2018-07-20 / Front Page

One final ride for Wounded Heroes

By Abigail Worthing Staff Writer


Motorcyclists embark on the Wounded Heroes Ride to benefit injured veterans in Maine. Nearly 400 motorcycles participated in the event on July 14, which was the 10th and final ride sponsored by the Wounded Heroes Program. (Abigail Worthing photo) Motorcyclists embark on the Wounded Heroes Ride to benefit injured veterans in Maine. Nearly 400 motorcycles participated in the event on July 14, which was the 10th and final ride sponsored by the Wounded Heroes Program. (Abigail Worthing photo) SCARBOROUGH – After 10 years serving Maine veterans, the Wounded Heroes Program bid farewell to the community with its 10TH annual Wounded Heroes Ride.

Saturday’s ride began at the Maine Veterans Home in Scarborough and ended at Bentley’s Saloon in Arundel and collected donations for the Maine Veterans Homes and three veteran fishing tournaments.

Since its inception in 2008, Wounded Heroes has been a transitional safety net to injured veterans returning home from deployment.

The all-volunteer organization, founded by Biddeford resident Pam Payeur, has worked to provide aide to those in need and help veterans navigate the complex and at times confusing system to receive benefits. Following the draw down of troops in conflict, Wounded Heroes received fewer and fewer calls, and decided to slowly phase out the program, with the July 14 ride serving as its send off to the community.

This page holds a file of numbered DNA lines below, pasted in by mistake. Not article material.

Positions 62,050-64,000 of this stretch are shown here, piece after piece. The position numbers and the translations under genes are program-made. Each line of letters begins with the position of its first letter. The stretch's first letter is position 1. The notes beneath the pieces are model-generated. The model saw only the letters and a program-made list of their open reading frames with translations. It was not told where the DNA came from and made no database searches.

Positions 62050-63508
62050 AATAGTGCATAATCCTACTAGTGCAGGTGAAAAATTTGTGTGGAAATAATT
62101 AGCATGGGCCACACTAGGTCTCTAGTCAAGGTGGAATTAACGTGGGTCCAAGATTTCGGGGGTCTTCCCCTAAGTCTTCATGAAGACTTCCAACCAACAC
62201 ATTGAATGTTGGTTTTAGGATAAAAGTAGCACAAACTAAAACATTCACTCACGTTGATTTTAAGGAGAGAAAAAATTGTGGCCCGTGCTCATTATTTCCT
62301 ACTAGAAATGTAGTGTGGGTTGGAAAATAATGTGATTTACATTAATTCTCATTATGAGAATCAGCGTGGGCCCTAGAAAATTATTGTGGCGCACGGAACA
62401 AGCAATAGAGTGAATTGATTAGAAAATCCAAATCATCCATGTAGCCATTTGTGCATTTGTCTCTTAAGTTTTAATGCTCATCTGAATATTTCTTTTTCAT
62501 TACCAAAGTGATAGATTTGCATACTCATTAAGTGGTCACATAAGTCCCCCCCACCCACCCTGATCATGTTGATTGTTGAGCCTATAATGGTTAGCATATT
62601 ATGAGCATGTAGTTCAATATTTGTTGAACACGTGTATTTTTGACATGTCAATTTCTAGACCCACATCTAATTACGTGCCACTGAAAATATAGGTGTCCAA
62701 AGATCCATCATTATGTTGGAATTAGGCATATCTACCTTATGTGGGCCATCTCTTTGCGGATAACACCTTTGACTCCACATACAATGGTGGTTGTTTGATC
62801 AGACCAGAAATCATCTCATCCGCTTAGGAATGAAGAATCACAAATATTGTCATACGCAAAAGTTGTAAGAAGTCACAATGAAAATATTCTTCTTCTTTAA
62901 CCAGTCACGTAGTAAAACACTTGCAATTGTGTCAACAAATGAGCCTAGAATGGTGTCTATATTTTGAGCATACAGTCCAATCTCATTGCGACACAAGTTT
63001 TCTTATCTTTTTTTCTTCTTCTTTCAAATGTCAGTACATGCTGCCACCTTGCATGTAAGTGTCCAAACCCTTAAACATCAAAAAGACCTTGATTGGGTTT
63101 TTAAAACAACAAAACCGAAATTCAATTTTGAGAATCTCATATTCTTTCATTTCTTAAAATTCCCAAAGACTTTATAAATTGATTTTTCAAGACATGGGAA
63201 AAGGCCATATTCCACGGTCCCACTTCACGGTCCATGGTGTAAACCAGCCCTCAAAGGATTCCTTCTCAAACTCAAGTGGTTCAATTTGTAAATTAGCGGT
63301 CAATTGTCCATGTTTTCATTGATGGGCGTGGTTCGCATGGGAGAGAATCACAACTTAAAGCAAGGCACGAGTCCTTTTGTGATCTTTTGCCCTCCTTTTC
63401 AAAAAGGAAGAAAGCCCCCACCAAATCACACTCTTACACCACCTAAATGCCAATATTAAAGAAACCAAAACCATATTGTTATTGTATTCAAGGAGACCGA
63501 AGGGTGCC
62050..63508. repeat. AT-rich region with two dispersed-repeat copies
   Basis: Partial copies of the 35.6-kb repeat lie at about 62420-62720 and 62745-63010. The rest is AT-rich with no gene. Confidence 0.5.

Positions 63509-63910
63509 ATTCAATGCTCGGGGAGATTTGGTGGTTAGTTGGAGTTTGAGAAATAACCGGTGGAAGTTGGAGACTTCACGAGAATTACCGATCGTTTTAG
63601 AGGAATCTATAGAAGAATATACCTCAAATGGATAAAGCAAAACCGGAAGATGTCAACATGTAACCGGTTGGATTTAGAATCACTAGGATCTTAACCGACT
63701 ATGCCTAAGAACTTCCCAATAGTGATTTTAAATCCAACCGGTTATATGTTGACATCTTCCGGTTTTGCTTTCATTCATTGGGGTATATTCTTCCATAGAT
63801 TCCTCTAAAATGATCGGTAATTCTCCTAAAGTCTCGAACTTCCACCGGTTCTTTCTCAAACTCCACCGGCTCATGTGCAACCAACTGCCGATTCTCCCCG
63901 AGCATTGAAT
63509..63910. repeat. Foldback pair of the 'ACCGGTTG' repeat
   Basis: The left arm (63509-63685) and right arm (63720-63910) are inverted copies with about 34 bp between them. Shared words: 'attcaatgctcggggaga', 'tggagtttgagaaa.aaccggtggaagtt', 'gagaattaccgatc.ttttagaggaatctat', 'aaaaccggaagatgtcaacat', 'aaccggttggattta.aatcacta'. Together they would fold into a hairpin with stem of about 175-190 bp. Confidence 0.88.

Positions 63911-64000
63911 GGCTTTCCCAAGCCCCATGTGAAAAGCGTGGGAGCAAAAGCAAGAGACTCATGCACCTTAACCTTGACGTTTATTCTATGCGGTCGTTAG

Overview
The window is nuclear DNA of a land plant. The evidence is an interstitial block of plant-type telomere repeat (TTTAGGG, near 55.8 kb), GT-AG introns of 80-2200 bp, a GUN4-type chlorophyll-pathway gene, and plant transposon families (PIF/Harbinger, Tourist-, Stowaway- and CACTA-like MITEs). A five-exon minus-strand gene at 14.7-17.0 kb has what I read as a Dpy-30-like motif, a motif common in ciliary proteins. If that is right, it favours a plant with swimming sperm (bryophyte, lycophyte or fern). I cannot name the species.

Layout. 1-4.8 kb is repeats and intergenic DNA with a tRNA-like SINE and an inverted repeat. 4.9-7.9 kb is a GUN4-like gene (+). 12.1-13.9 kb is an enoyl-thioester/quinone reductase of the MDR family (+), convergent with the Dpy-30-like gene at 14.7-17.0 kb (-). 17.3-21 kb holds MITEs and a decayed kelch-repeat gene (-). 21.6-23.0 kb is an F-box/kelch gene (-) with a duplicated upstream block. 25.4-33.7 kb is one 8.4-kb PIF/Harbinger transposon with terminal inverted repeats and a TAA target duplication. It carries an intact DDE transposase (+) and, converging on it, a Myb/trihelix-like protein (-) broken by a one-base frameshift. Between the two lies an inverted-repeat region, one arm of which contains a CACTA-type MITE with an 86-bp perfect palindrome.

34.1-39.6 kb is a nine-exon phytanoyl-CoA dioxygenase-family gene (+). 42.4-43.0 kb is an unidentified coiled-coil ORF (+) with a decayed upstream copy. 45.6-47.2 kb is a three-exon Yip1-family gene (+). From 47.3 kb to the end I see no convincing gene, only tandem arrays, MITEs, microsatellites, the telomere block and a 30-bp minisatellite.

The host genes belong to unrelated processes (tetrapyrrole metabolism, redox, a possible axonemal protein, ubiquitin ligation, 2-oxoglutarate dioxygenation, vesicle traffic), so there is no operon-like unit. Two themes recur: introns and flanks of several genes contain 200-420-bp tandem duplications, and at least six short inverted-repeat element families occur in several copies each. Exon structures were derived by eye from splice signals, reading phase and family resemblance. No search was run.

Wounded Heroes Program founder Pam Payeur, speaking at Maine Veterans Home in Scarborough, displays a quilt featuring Wounded Heroes Ride commemorative T-shirts from the past 10 years. The quilt was raffled at the completion of the ride at Bentley’s Saloon in Arundel. (Abigail Worthing photo) Wounded Heroes Program founder Pam Payeur, speaking at Maine Veterans Home in Scarborough, displays a quilt featuring Wounded Heroes Ride commemorative T-shirts from the past 10 years. The quilt was raffled at the completion of the ride at Bentley’s Saloon in Arundel. (Abigail Worthing photo) The ride saw 388 motorcycles participate, and for many, this is a yearly tradition.

“I usually cry the whole way,” said Robin Norton, a Standish resident who has participated in the ride for four years. “The vets love it, and people will stand and salute and wave the whole way. It’s amazing.”

Among the riders was Mrs. York County, Suzette McPherson. A Saco resident, McPherson has participated in the event for three years and was riding on her own motorcycle alongside her husband, an Army veteran.


The Wounded Heroes Program team stands at attention as Cara Here sings the national anthem during the organization’s sendoff on July 14 at Bentley’s Saloon in Arundel. (Abigail Worthing photo) The Wounded Heroes Program team stands at attention as Cara Here sings the national anthem during the organization’s sendoff on July 14 at Bentley’s Saloon in Arundel. (Abigail Worthing photo) “This is a great fundraiser,” McPherson said. “I’m proud to be here representing York County.”